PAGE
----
Bulgarian Jewish organisations, in a statement on June 28, condemned the previous day’s assault on the wife and two daughters of Birali Birali, Deputy Chief Mufti of Bulgaria and one of the leaders of the country’s Muslim community.
The assault on the family took place as they were emerging from a supermarket in Sofia. The attack by a group of youths is suspected to have been prompted by the fact that the Muslim family were wearing headscarves.
In a joint statement, the Shalom Organisation of the Jews in Bulgaria and the Central Israelite Spiritual Council quoted the Bulgarian constitution saying that freedom of conscience, freedom of thought and the choice of religion and of religious or atheistic views are inviolable, and the state assists in maintaining tolerance and respect among believers of different faiths, as well as among believers and unbelievers.
“We are most sincerely sympathetic to the entire Birali Birali family for the stress and physical pain experienced,” the Jewish organisations saying, extending their deep sympathy and support.
“At the same time, we believe that law enforcement will do their best to find the perpetrators, and they will bear all responsibility for this criminal act.”
Shalom’s statement said that Bulgaria was a rule of law state and the right of freedom of religion was guaranteed by the constitution.
“And this guarantee obliges politicians, civil servants and law enforcement and law enforcement officials above all to respect and comply with these rights and freedoms of Bulgarian citizens.”
The laws of the country must be respected, the privacy and the security of the individual must be guaranteed by the law enforcement authorities, and the law enforcement authorities should apply the law in its full force, the statement said.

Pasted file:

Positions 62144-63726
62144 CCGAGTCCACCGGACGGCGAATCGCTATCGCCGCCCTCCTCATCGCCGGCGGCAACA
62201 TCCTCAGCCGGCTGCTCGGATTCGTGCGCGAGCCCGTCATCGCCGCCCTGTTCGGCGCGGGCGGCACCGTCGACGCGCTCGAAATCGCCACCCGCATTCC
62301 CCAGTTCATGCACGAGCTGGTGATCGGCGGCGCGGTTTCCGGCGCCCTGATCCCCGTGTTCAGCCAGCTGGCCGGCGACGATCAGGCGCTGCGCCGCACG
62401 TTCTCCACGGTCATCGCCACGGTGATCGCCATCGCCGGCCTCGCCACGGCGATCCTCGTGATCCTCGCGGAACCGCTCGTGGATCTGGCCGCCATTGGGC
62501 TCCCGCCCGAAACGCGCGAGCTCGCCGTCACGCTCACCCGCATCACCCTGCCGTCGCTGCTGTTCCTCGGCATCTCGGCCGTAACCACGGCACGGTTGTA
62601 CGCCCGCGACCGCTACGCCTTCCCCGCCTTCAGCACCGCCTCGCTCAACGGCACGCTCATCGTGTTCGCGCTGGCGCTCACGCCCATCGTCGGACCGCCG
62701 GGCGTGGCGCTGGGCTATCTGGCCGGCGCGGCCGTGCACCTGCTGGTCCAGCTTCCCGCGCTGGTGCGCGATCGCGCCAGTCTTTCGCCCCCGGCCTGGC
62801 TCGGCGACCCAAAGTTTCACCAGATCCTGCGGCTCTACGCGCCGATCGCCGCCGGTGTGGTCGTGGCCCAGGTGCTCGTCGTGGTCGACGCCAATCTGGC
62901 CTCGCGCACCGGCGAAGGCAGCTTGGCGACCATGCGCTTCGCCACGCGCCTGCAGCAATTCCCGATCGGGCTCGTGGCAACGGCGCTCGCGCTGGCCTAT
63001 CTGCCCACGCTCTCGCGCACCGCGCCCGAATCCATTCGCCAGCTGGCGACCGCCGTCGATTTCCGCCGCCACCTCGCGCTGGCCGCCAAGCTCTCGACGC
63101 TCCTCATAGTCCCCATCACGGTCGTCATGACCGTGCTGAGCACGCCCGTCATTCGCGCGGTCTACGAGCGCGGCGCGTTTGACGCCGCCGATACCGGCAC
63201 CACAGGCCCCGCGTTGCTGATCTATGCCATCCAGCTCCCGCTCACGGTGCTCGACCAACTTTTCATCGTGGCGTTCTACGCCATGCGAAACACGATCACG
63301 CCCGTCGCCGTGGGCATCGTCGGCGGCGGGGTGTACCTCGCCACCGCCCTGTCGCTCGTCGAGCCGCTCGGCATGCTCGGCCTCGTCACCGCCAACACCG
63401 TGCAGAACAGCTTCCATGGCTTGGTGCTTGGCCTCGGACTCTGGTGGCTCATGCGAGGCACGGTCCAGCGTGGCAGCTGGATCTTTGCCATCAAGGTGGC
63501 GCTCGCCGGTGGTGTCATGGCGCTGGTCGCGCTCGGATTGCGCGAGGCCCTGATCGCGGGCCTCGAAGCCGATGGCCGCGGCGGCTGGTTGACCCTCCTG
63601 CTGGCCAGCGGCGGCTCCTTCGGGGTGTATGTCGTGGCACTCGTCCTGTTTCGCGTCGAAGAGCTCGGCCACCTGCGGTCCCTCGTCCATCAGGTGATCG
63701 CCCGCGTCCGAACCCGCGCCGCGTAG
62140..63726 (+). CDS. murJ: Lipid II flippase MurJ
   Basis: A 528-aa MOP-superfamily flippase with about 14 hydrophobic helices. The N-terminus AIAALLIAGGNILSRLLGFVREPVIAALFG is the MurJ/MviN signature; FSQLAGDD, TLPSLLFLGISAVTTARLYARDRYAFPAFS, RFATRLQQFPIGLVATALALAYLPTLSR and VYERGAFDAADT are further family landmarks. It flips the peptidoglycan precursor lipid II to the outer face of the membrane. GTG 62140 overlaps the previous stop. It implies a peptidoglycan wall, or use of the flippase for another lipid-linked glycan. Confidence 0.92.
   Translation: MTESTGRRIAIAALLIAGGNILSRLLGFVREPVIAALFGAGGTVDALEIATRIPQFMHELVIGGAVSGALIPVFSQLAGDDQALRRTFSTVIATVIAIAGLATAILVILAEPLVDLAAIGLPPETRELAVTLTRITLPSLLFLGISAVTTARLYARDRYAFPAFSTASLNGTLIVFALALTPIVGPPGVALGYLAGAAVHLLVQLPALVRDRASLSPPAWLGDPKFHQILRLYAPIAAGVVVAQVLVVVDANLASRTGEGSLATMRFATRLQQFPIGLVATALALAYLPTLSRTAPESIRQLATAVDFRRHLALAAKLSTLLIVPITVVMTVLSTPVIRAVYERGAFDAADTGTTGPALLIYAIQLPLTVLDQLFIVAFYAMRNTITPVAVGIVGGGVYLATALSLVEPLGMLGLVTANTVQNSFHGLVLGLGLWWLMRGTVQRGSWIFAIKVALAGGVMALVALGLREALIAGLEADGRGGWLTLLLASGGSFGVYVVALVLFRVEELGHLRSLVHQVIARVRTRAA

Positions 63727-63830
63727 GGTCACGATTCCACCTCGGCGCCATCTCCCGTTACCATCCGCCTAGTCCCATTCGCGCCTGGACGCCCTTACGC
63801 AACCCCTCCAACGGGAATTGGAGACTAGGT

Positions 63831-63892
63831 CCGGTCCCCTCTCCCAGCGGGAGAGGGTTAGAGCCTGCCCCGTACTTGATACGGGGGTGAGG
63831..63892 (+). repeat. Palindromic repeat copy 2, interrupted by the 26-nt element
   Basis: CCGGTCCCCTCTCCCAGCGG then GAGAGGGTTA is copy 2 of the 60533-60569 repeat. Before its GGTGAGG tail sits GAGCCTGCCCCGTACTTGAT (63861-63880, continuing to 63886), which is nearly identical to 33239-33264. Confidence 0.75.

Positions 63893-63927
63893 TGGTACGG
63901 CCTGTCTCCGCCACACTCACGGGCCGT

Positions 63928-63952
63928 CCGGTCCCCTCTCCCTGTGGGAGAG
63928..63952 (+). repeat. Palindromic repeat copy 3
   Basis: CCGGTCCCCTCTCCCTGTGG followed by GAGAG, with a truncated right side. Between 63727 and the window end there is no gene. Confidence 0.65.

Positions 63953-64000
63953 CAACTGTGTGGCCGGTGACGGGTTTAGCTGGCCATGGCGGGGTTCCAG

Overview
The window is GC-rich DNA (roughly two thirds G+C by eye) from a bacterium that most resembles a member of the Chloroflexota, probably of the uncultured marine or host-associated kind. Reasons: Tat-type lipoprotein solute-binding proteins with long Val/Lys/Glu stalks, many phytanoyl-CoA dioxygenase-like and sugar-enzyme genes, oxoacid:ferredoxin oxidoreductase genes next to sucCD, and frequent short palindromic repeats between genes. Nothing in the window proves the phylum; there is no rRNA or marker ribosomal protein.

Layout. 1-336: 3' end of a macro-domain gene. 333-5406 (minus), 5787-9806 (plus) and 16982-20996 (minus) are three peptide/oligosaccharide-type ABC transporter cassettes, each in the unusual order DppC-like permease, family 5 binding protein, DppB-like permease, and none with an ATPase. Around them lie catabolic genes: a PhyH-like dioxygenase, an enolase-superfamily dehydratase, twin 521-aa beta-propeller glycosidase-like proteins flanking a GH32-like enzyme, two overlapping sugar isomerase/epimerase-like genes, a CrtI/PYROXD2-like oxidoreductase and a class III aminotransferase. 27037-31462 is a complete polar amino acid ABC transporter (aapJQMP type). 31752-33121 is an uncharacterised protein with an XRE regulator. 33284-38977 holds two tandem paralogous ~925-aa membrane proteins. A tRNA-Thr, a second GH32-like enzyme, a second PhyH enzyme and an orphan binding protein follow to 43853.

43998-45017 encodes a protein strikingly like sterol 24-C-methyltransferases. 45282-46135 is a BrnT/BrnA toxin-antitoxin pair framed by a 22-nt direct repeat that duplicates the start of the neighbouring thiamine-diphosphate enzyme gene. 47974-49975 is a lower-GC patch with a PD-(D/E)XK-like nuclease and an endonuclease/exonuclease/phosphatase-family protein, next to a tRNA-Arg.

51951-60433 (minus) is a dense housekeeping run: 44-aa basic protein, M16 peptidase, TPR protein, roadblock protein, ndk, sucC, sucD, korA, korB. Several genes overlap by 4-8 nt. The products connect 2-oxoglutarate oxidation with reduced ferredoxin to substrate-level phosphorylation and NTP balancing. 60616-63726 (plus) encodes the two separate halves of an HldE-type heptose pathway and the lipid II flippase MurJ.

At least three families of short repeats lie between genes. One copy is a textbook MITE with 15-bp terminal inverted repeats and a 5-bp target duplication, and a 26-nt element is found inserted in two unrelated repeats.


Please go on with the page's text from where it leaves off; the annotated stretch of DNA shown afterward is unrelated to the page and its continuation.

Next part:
Condemning the incident, the Bulgarian Jewish organisations’ statement issued an appeal for such xenophobia and intolerance not to be allowed, and called on all of society, “especially the politicians and leaders of the country, to pay particular attention to acts of hate speech and the incitement of ethnic and religious intolerance”.
The Bulgarian National Assembly’s fourth-largest party, the opposition Movement for Rights and Freedoms, said on June 28 that it strongly condemns any manifestation of division and hatred, any demonstration of intolerance, ethnic and religious confrontation.
In a statement in the House on behalf of the MRF, party leader Mustafa Karadaya called on GERB, Prime Minister Boiko Borissov’s party that is the majority partner in government, “to assume its responsibility and take all necessary appropriate action to punish the perpetrators, to eliminate all prerequisites for such acts and to take effective measures to overcome them in the future”.
GERB had to take responsibility for everything that threatens democracy and peace in the country, Karadaya said.
(Photo, of the Banya Bashi mosque in Sofia, with the Sofia Central Synagogue to the right at the rear: Clive Leviev-Sawyer)